6.1 The student will demonstrate an understanding of scientific reasoning, logic, and the nature of science by planning and conducting investigations in which a) observations are made involving fine discrimination between similar objects and organisms; b) precise and approximate measurements are recorded; c) scale models are used to estimate distance, volume, and quantity; d) hypotheses are stated in ways that identify the independent and dependent variables; e) a method is devised to test the validity of predictions and inferences; f) one variable is manipulated over time, using many repeated trials; g) data are collected, recorded, analyzed, and reported using metric measurements and tools; h) data are analyzed and communicated through graphical representation; i) models and simulations are designed and used to illustrate and explain phenomena and systems; and j) current applications are used to reinforce science concepts.
The nature of science refers to the foundational concepts that govern the way scientists formulate explanations about the natural world. The nature of science includes the following concepts
a the natural world is understandable;
b science is based on evidence, both observational and experimental;
f scientists try to remain objective and engage in peer review to help avoid bias.
To communicate an observation accurately, one must provide critical details of exactly what is being observed. Using that information, students will be able to differentiate definitively between or among similar objects and/or organisms.
An inference is an explanation based on observations and background knowledge. A conclusion is formulated from collected data. For example, one might observe darkly colored pond water and make the inference that it is polluted. However, only after data are collected can a conclusion be formulated.
Patterns discerned from direct observations can be the basis for predictions or hypotheses that attempt to explain the mechanism responsible for the pattern.
Accurate observations and evidence are necessary to draw realistic and plausible conclusions.
design a model that explains a sequence, for example, the sequence of events involved in the formation of a cloud.
Force, Motion, and Energy
6.2 The student will investigate and understand basic sources of energy, their origins, transformations, and uses. Key concepts include a) potential and kinetic energy; b) the role of the sun in the formation of most energy sources on Earth; c) nonrenewable energy sources; d) renewable energy sources; and e) energy transformations.
Potential energy is energy that is not "in use" and available to do work. Kinetic energy is energy that is "in use" — the energy a moving object has due to its motion. For example, moving water and wind have kinetic energy. The chemical energy in fossil fuels is potential energy until it is released.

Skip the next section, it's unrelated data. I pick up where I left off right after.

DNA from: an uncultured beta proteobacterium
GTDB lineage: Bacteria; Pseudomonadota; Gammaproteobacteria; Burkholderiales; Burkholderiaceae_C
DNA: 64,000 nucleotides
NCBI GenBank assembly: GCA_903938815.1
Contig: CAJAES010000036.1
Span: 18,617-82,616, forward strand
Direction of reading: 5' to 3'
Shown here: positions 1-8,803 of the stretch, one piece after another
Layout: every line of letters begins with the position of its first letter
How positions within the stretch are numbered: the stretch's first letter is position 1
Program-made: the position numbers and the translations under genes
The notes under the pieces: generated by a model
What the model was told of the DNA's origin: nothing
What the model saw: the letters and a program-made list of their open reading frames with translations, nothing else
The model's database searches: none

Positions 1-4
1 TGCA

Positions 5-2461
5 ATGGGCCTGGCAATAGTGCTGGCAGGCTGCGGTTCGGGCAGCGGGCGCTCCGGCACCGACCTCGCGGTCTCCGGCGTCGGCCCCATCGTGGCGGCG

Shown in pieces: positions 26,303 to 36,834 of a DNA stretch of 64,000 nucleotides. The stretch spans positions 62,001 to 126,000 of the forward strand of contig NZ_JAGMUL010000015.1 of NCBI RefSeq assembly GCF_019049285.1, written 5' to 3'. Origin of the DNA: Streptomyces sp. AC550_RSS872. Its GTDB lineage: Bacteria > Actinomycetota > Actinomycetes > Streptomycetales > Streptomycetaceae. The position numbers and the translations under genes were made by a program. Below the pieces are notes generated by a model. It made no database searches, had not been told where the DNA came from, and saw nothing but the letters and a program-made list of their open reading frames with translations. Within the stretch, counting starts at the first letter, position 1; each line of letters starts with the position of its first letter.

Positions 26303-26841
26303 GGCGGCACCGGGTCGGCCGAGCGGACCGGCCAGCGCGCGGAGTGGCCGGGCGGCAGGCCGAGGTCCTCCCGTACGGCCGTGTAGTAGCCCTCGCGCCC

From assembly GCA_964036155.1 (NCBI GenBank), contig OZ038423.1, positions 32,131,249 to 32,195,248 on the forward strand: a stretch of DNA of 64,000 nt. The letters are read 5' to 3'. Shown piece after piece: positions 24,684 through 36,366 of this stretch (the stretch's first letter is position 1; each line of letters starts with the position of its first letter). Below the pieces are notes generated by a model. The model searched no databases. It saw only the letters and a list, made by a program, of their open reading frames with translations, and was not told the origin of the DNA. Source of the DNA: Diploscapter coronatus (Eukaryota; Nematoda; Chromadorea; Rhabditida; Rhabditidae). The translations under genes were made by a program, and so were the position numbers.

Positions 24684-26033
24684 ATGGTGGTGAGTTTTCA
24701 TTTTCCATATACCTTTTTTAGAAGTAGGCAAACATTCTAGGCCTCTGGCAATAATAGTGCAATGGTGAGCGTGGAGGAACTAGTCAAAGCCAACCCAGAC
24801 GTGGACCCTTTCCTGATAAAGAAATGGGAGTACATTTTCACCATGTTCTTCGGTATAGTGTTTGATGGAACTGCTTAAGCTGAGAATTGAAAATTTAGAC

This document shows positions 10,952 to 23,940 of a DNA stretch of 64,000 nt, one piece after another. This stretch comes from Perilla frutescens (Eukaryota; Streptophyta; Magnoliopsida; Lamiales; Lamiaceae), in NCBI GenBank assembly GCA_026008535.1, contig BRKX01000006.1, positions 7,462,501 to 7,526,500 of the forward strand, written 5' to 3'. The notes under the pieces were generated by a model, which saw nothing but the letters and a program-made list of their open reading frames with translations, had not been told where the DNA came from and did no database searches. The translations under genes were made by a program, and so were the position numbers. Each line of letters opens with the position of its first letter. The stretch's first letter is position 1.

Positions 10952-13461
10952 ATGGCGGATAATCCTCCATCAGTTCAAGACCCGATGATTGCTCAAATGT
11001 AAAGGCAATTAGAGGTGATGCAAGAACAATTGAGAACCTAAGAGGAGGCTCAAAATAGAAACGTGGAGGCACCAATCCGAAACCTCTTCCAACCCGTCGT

Solar energy from the ancient past is stored in fossil fuels, such as coal, petroleum, and natural gas. Fossil fuels are rich in the elements carbon and hydrogen. These sources of energy take very long periods of time to form and once depleted, are essentially nonrenewable. Nuclear power is also a source of nonrenewable energy.
Many of Earth's energy resources are available on a perpetual basis. These include solar, wind, water (hydropower, tidal and waves), biofuels and geothermal energy. Some energy sources can be replenished over relatively short periods of time. These include wood and other biomass. All are considered renewable.
create and interpret a model or diagram of an energy transformation.
design an investigation that demonstrates how light energy (radiant energy) can be transformed into other forms of energy (mechanical, chemical and electrical).
6.3 The student will investigate and understand the role of solar energy in driving most natural processes within the atmosphere, the hydrosphere, and on Earth's surface. Key concepts include a) Earth's energy budget; b) the role of radiation and convection in the distribution of energy; c) the motion of the atmosphere and the oceans; d) cloud formation; and e) the role of thermal energy in weather-related phenomena including thunderstorms and hurricanes.
Earth receives only a very small portion of the sun's energy, yet this energy is responsible for powering the motion of the atmosphere, the oceans, and many processes at Earth's surface.
Solar radiation is made up of different types of radiation (including infrared, visible light, and ultraviolet).
Incoming solar radiation is in close balance with the energy that leaves the atmosphere; otherwise Earth would heat up or cool down. Excess carbon dioxide and other gases may disrupt this balance, creating a greenhouse effect.
When air or water is heated, the molecules move faster and farther apart, reducing their density and causing them to rise. Cooler air or water molecules move more slowly and are denser than warm air or water. Warm air or water rising coupled with cooler air or water descending forms a cyclic rising/falling pattern called convection.
Radiation and convection from Earth's surface transfer thermal energy. This energy powers the global circulation of the atmosphere and the oceans on our planet.
As bodies of water (oceans, lakes, rivers, etc.) absorb thermal energy, the water evaporates causing the air to be warm and moist. Warm, moist air is less dense than cold, dry air, so it rises relative to colder, drier air. As warm, moist air rises, it gives off some thermal energy as the moisture condenses, forming clouds. Clouds are not gaseous water vapor; rather they are minute, condensed water particles.
Some thunderstorms are formed where the land is strongly heated. Hurricanes form over warm, tropical water and are fed by the energy of that water.